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Currently, the Lakewood Student Transportation Authority (LSTA) is a private company which operates as the contractor to the Lakewood Board of Education to manage the bussing for non-public schools.

Due to many complaints regarding mismanagement, there have been efforts by community members to replace the "Lakewood community managed" LSTA with a more "regionally operated" authority.

It appears that these efforts are finally making headway, FAA News has learned.

This Thursday, the Assembly Education Committee is set to consider legislation that promises to do just what has been asked for; alleviate the fiscal and administrative costs for schools districts associated with providing transportation services to nonpublic students, but with a twist so it is operated more "regionally" than "Lakewood-community based" as LSTA currently is.

The bill, A5412, sponsored by Assemblyman Louis D. Greenwald, establishes a statewide nonpublic school transportation program to provide funding to consortiums of nonpublic schools that will assume responsibility for mandated nonpublic school busing. It appears that any school district statewide that provides transportation services to nonpublic schools would be eligible to join the consortium.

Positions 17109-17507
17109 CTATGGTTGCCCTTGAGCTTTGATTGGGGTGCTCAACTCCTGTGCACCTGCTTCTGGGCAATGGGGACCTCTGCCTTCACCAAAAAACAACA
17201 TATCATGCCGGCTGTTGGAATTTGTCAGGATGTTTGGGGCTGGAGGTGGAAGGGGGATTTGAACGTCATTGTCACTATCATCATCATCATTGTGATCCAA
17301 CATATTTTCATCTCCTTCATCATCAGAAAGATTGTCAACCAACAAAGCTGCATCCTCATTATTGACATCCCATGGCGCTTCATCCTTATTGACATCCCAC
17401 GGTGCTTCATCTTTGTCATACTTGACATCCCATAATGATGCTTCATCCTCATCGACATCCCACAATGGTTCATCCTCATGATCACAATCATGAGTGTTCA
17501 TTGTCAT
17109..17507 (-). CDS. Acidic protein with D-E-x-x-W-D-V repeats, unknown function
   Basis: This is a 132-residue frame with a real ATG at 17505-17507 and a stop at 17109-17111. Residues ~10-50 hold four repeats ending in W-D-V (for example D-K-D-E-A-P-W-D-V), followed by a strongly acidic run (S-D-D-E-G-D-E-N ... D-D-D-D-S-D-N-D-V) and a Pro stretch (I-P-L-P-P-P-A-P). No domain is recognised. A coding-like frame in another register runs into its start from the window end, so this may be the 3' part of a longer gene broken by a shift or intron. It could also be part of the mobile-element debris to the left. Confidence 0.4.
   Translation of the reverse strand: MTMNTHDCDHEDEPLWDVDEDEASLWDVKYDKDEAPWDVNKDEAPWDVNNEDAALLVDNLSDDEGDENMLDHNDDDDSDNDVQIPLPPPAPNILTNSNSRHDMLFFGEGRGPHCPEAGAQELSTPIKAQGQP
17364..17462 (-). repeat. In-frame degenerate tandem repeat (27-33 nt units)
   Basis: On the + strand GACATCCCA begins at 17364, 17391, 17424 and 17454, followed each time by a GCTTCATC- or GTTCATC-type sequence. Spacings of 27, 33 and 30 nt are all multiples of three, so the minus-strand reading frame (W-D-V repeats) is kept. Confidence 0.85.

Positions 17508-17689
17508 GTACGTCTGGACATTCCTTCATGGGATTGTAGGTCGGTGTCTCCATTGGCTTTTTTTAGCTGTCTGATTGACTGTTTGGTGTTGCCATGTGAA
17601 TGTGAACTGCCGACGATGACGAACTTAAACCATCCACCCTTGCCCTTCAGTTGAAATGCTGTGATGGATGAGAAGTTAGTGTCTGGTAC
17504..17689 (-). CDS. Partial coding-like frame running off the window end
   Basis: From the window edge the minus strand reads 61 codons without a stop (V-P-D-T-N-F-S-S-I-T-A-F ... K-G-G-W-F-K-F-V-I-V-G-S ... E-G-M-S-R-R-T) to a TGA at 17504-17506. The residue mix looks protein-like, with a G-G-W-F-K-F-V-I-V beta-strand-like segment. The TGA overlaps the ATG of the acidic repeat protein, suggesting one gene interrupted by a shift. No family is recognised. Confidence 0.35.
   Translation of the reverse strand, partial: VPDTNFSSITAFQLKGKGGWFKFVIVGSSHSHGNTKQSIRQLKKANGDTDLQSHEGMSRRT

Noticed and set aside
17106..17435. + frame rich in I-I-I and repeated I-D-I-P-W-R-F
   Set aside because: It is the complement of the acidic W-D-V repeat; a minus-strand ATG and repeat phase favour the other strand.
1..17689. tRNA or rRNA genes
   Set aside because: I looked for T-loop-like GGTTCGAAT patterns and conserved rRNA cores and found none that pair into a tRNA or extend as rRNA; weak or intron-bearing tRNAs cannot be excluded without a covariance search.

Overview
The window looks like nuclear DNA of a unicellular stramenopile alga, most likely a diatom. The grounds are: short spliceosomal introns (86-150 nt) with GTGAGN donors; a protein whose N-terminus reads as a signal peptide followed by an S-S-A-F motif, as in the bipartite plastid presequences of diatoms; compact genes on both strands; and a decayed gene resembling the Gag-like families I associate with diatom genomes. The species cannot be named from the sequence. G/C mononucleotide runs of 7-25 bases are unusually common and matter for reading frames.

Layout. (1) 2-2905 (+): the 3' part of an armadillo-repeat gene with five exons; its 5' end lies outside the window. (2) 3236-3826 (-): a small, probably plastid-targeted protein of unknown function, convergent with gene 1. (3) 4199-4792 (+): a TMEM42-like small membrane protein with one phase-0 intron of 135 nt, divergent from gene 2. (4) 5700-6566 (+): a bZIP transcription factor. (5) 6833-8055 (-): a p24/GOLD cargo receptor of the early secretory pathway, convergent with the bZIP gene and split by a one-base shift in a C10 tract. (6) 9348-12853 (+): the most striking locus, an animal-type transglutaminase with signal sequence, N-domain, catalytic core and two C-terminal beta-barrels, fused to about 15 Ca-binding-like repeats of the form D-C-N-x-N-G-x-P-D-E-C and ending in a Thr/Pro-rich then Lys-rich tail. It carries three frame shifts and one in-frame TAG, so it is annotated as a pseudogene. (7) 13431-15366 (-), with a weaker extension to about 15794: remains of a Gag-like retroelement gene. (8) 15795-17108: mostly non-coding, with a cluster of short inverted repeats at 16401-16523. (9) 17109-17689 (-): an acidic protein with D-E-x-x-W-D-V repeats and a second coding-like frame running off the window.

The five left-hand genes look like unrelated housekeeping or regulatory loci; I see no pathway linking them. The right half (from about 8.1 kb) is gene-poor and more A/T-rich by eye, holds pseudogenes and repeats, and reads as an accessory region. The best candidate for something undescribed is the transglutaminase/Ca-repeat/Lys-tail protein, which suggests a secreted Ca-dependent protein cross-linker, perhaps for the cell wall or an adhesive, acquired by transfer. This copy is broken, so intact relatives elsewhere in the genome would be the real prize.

Under current law, a school district is required to provide transportation services to public school students who live remote from school. Remote is defined as more than two miles between home and school for students enrolled in grades kindergarten through eight, and more than 2.5 miles for high school students. If a school district provides transportation services to public school students, then it is also required to provide transportation services to nonpublic school students residing in the district who live remote from school, but no more than 20 miles from the nonpublic school that the student attends. A school district may, at its own expense, provide courtesy busing to students who do not live remote from school.